Judge to rule on El Socorro man’s assault and battery claim

The content originally appeared on: Trinidad and Tobago Newsday

– File photo

A HIGH COURT judge is expected to rule on a complaint filed by an electrical engineer who alleged police assaulted him during a raid at his family’s home in El Socorro because he was said to be part of an alleged plot to disrupt 2018 Carnival celebrations.

Justice Westmin James reserved his decision in Wasim Mohammed’s assault-and-battery complaint to July 10, after a two-day trial that ended on March 12.

Mohammed alleged he was assaulted by a group of police officers as they executed a warrant at his apartment at his family’s home at Mohammedville, El Socorro, on February 8, 2018.

His younger brother was arrested and detained for several days before being released without charges being laid. He has filed a separate lawsuit, which is expected to go to trial in May.

On March 11, Mohammed and his wife Hannah, who migrated after the incident, testified from their home in Ontario, Canada.

He claimed the police broke their front door and forced their way into their apartment and did not show them the warrant.

“I was not shown any police badges or identification cards,” he said.

He said the officers beat him after they broke down his front door with a battering ram. He is seeking compensation for his medical bills and the damage to the door.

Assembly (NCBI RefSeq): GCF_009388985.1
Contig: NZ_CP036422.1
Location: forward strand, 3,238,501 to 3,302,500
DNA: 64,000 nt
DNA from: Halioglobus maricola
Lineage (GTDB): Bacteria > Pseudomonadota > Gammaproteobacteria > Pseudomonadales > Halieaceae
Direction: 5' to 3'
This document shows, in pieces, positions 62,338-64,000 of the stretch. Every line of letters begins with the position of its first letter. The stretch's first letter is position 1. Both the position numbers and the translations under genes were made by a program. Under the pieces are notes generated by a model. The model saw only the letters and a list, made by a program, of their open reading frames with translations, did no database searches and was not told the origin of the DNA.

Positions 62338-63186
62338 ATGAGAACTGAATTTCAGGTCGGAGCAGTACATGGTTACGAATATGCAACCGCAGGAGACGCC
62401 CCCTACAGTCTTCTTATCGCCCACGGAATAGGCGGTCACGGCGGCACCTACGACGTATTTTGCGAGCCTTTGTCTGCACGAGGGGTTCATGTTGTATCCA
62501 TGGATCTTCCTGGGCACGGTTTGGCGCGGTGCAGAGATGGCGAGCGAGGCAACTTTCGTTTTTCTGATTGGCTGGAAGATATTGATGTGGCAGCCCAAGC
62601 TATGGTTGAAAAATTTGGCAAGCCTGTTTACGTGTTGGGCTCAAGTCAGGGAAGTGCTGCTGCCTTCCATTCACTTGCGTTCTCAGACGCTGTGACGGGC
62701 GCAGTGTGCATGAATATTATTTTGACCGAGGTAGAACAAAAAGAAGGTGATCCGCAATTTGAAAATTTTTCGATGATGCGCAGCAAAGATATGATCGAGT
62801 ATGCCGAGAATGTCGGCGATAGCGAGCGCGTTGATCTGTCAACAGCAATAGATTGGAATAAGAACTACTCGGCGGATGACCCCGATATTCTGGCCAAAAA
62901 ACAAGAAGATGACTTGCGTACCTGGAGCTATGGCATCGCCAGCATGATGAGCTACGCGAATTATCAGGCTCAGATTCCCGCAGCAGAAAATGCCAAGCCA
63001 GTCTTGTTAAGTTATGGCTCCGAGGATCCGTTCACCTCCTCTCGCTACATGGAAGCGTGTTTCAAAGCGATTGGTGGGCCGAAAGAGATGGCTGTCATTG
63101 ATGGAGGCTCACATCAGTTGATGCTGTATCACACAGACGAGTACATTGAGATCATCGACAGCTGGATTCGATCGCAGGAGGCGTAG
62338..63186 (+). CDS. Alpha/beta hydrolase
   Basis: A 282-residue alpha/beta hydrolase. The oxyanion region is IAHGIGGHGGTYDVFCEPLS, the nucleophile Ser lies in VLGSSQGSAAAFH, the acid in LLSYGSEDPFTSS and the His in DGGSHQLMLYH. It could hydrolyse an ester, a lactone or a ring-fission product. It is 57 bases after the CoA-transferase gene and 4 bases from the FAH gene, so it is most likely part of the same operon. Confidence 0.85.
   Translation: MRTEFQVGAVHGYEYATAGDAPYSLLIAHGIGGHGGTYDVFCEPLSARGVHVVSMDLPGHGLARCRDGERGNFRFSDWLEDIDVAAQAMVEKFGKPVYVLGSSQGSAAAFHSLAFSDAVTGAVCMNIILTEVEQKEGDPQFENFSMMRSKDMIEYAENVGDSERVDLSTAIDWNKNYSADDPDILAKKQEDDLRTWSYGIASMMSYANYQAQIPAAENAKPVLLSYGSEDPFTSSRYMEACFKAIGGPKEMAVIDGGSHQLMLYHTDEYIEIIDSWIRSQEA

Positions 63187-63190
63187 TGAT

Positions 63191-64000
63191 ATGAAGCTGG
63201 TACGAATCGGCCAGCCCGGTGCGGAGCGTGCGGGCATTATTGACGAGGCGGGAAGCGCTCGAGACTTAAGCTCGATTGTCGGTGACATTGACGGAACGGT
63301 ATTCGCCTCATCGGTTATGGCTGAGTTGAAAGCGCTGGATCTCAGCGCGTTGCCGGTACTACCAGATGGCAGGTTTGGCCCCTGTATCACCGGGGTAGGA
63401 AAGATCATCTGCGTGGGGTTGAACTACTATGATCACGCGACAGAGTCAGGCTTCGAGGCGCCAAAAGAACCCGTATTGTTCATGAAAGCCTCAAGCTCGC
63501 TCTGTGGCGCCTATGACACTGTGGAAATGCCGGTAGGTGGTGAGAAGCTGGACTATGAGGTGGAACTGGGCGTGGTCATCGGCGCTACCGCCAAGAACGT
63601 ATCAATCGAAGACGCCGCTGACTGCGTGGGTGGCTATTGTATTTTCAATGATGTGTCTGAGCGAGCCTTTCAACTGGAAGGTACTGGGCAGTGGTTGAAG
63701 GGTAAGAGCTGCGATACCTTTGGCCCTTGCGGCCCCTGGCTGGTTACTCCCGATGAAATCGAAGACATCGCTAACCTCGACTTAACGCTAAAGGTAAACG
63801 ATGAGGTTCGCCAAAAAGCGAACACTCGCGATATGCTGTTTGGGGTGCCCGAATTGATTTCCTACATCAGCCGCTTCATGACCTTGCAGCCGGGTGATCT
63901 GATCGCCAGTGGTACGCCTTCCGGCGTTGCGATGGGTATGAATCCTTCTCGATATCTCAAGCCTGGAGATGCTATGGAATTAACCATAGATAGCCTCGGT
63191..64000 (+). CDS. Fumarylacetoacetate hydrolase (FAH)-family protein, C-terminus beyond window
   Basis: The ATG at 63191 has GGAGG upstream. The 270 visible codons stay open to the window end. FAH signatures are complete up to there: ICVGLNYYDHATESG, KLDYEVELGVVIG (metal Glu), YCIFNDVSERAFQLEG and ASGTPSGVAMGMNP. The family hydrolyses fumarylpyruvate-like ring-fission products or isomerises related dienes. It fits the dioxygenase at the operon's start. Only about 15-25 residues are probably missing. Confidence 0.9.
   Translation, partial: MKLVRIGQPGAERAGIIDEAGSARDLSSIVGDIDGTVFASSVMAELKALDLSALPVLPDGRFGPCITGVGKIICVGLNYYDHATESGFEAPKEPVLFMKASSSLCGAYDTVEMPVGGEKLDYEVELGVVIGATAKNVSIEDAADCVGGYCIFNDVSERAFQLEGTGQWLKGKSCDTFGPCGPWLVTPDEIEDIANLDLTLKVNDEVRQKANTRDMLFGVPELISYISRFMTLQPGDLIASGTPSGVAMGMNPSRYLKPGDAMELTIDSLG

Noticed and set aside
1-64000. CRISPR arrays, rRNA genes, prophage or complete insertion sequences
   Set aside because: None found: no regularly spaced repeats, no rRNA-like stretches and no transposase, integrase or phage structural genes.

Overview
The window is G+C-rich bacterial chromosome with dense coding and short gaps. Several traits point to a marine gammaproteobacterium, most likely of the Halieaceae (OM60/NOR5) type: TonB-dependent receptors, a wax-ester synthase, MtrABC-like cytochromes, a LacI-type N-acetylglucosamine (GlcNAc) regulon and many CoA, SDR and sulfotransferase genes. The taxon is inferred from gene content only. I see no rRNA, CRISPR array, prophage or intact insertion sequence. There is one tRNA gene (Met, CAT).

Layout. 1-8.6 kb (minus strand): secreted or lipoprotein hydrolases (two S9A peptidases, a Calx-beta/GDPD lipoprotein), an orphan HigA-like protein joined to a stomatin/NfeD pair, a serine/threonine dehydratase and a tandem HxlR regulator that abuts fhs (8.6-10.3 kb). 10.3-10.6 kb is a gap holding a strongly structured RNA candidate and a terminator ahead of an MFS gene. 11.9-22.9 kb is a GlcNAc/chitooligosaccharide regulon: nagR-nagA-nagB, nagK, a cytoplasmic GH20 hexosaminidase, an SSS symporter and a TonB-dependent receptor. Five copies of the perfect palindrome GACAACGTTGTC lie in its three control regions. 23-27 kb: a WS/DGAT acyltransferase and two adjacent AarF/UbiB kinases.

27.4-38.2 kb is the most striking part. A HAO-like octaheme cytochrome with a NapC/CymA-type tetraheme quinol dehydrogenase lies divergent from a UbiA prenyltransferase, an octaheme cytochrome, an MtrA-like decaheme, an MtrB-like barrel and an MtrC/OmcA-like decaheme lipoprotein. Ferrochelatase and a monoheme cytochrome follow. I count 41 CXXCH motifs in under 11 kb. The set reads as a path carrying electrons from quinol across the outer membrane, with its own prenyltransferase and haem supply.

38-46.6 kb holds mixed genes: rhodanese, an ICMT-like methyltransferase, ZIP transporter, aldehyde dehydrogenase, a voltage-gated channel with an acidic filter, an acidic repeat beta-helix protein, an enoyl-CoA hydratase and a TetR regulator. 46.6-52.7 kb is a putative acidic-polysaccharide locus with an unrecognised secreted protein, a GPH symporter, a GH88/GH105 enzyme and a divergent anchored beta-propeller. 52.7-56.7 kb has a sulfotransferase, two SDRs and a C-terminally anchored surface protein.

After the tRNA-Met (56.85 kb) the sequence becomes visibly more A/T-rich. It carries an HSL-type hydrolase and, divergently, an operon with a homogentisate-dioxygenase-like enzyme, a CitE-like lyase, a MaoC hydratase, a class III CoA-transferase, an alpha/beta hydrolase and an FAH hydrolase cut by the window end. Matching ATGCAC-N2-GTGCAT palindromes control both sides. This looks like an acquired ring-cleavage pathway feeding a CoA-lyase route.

Also testifying at the trial were police photographer PC Malcolm Wilson and retired Assistant Commissioner of Police Wendy Wilkinson, who was head of the Special Branch, which was tasked with probing the alleged terrorism plot.

Wilkinson, who retired in 2019, said several weeks before the raid, her department received information about the plot.

The police first revealed the alleged plot and arrested several people. They were later released.

In separate press conferences, the Prime Minister, former national security minister Edmund Dillon and then acting Police Commissioner Stephen Williams said the threat was legitimate.

Mohammed was represented by Alvin Ramroop, Kingsley Walesby, and Sarfraz Alsaran. The State was represented by a team of attorneys led by Senior Counsel Russell Martineau.